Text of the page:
The best thing about “Little Things” is that nothing happens. But everything does.
Until the advent of the web series, Indian television was limited to the horrendously cheesy (at best, regressively damaging at worst.) However, shows such as “Permanent Roommates,” and “Better Life Foundation” have been largely responsible for the turnaround of the modern Indian ‘television’ show. “Little Things” was a standout in the new crop of shows that started to be made on online platforms in the last few years. The instantly popular YouTube web series has found a new home on Netflix, and the second season is bigger, better, with deeper storylines and higher stakes, but it manages the impossible and keeps its essential charm.
Dhruv and Kavya won our hearts despite the episodes that had to turn to blatant product (or app) placement to be made when Dice Media premiered “Little Things” in 2016. The absence of those in-built ads is just one of the factors that contributed to the second season being an excellent example of what Indian television could be.
Season 2 finds its pair of protagonists in a far different position than Season 1 left them. Kavya has found a different job that she’s much better suited for, and Dhruv has quit his PhD program in favor of alternating between being a Data Analyst at a startup and being disillusioned with his life. Kavya is making leaps and bounds of progress while Dhruv is stuck in a rut, and that’s the least of their problems.
The series explores this power imbalance within the couple without over-dramatizing their situation. In fact, none of the salient factors of Dhruv and Kavya’s life is exploited for empty drama. They live together. They are unmarried. She’s much more successful than he is. She makes more money than he does. He’s listless and disappointed with his career arc. These are just facts that make up the fabric of the story, they’re not milked for episode content.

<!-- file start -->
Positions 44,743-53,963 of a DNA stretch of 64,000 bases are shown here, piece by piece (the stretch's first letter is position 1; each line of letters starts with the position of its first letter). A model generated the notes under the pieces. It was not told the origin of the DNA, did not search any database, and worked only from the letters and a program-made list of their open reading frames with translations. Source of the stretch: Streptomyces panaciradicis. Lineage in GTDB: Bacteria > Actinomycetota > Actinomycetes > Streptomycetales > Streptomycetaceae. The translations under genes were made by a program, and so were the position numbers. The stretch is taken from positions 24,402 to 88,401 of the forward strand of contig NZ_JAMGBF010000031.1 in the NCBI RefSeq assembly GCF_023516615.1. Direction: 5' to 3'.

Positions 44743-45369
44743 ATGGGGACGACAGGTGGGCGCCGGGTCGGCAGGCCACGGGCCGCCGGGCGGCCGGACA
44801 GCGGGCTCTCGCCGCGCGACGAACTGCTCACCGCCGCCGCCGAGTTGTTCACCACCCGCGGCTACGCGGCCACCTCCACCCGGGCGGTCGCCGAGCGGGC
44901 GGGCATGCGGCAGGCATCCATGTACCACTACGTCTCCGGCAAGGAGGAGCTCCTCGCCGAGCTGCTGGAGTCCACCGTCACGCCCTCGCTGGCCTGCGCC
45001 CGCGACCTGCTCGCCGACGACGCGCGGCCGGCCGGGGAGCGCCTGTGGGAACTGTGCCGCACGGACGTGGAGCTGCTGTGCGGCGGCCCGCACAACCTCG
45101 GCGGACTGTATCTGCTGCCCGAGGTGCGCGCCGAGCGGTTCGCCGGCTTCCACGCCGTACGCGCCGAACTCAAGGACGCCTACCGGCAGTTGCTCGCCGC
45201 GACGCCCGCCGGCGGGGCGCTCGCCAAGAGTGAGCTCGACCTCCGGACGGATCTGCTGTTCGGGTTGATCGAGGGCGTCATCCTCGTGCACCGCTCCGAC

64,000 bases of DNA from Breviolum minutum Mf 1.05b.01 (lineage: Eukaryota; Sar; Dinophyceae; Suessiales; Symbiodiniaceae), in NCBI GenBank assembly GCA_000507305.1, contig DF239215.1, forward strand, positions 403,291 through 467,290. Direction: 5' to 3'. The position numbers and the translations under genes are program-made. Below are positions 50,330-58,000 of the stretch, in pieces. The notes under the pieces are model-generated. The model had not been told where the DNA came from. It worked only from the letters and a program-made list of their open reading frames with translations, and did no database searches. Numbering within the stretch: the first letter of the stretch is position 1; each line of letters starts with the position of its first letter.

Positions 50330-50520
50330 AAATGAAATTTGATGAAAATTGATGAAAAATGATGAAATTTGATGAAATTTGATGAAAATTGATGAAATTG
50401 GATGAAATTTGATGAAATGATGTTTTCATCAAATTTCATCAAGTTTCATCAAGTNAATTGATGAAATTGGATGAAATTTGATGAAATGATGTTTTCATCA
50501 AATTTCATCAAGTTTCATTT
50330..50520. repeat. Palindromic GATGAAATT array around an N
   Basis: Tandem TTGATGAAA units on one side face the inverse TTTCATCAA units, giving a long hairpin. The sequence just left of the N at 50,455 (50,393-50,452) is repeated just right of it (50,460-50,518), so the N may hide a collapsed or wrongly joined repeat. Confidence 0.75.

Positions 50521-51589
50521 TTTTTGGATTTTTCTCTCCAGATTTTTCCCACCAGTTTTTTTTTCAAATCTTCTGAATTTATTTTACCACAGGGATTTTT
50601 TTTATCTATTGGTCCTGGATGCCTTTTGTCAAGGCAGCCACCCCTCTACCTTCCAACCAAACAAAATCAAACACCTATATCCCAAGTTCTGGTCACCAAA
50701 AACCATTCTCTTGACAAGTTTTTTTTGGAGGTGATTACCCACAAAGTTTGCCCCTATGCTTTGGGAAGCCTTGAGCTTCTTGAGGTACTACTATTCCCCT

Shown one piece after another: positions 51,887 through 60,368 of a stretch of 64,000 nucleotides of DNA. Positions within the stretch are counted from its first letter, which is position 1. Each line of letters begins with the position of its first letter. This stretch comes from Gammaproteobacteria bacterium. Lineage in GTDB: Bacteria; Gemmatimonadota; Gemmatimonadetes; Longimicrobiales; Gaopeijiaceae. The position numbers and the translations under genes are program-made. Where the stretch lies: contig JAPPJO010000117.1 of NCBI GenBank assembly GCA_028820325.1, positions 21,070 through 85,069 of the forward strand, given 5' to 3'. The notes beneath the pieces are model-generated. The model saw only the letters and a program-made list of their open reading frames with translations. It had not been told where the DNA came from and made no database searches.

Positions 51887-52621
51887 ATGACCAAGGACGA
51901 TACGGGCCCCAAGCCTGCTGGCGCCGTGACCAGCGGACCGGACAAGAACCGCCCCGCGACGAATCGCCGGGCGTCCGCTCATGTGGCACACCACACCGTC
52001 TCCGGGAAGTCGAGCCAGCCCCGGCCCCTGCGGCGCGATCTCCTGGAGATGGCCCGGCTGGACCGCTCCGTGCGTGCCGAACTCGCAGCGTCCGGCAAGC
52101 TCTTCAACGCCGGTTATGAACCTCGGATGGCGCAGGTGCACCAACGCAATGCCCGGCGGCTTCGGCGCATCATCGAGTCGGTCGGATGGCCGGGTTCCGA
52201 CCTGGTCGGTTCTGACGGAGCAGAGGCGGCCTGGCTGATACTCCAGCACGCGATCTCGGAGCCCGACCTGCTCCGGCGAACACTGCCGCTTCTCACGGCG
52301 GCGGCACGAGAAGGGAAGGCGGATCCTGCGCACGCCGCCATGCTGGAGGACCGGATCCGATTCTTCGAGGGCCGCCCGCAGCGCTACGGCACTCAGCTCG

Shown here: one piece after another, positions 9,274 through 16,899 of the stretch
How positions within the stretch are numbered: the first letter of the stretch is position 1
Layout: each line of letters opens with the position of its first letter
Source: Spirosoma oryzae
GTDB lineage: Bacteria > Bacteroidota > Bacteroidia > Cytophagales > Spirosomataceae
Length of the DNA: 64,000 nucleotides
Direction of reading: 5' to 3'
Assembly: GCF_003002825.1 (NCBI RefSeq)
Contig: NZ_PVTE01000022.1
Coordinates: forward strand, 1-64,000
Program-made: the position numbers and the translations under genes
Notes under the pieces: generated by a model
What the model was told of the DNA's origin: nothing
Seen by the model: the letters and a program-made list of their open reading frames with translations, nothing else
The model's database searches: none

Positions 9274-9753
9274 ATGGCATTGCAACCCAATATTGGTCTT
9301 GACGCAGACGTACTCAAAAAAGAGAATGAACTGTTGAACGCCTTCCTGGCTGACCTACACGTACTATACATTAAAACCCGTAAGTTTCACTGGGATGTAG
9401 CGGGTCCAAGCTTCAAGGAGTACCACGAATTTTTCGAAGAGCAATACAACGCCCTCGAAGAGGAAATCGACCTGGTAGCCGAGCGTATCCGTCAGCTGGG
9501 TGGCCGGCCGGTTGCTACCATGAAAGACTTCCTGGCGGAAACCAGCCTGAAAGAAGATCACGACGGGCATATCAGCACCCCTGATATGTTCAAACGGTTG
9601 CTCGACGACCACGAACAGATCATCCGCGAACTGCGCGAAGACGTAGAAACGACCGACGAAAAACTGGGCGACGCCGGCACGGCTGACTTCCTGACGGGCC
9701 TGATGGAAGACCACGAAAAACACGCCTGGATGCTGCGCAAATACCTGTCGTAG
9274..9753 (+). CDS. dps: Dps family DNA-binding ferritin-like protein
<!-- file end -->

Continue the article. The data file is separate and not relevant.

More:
What forms the plot (or lack thereof) are what Dhruv and Kavya go through as 20-somethings that we as an audience can all relate to. The ‘little things’ that give you joy and sadness, and the ‘big things’ that shape your life.
“Little Things” has everything going for it. The very concept is radical in its relatability and simplicity. Its lead pair shoulders most of the series very well. Their chemistry is effortless, and their performances are nuanced. The music is gorgeous, and both the background score and the original songs underscore the plot beautifully. The supporting cast does a great job. However, the biggest strength of “Little Things” is Dhruv Sehgal. Not Dhruv Sehgal, the actor, but the writer.
Sehgal displays a lovely maturity in the way that he crafts the arc of the season. The way he writes his lead pair, the way he chronicles their foibles. Writing for both his character, Dhruv Vats, and the effervescent Mithila Palkar’s character, Kavya Kulkarni, Sehgal beautifully juxtaposes the lead pair’s long term struggle that spans the season with the immediate problem presented by a particular episode. Each episode deals with an aspect of adulthood that much of “Little Things” intended audience grapples with in their 20’s. The modern Indian woman’s quest to be independent. As Kavya observes in the beginning of the season,
“Our mothers never got this chance.”
Realizing that your parents are whole people, flaws and all. Realizing that people whose lives seem perfect don’t know what they’re doing either. Questioning whether the life you have is the best you can do, and much, much more. He’s my new favorite ‘woke bae’ (in the wake of all the AIB drama) and he writes every episode with an empathy that I wish every writer had.
In essence, “Little Things” is the cure. The antidote to the disease we were all infected with in the 90s, when Hindi movies indoctrinated us with unrealistic ideals of love, men, women, and relationships. Dhruv Sehgal might be the anti-Karan Johar, and that might be the nicest compliment I’ve ever bestowed upon a writer.
“Little Things” goes a long way into treating the damage inflicted upon us by commercial, mainstream Bollywood movies for the past 30 years. It’s real. It’s realistic in the way it portrays love. It celebrates the imperfections of love and life, and it shows us exactly what happens when two real people fall in love and decide to go for it. It’s messy, it’s imperfect, but it’s still worthwhile.
The shower might not ever be fixed, but it’s still beautiful.